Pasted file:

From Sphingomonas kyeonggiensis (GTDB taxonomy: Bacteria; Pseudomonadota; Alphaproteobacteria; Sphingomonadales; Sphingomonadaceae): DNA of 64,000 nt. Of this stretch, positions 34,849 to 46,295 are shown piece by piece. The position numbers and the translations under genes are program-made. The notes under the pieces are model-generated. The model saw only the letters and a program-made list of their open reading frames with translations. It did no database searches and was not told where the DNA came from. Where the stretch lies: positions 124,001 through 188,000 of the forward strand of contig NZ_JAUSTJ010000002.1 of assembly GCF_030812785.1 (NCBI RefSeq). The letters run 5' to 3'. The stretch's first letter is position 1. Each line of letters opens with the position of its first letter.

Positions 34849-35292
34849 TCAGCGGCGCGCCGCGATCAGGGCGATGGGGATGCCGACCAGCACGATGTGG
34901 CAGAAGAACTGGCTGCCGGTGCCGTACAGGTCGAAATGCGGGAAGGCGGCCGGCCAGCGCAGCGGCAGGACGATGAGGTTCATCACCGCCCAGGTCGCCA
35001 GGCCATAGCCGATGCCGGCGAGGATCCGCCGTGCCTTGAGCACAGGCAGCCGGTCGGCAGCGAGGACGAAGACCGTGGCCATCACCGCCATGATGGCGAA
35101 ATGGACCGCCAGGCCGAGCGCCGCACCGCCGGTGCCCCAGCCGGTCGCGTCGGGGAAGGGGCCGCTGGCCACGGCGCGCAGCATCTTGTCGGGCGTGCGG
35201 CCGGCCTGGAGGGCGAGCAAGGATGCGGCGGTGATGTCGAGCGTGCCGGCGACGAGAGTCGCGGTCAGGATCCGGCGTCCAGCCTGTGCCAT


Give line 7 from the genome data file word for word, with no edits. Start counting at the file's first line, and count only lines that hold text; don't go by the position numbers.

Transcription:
35201 CCGGCCTGGAGGGCGAGCAAGGATGCGGCGGTGATGTCGAGCGTGCCGGCGACGAGAGTCGCGGTCAGGATCCGGCGTCCAGCCTGTGCCAT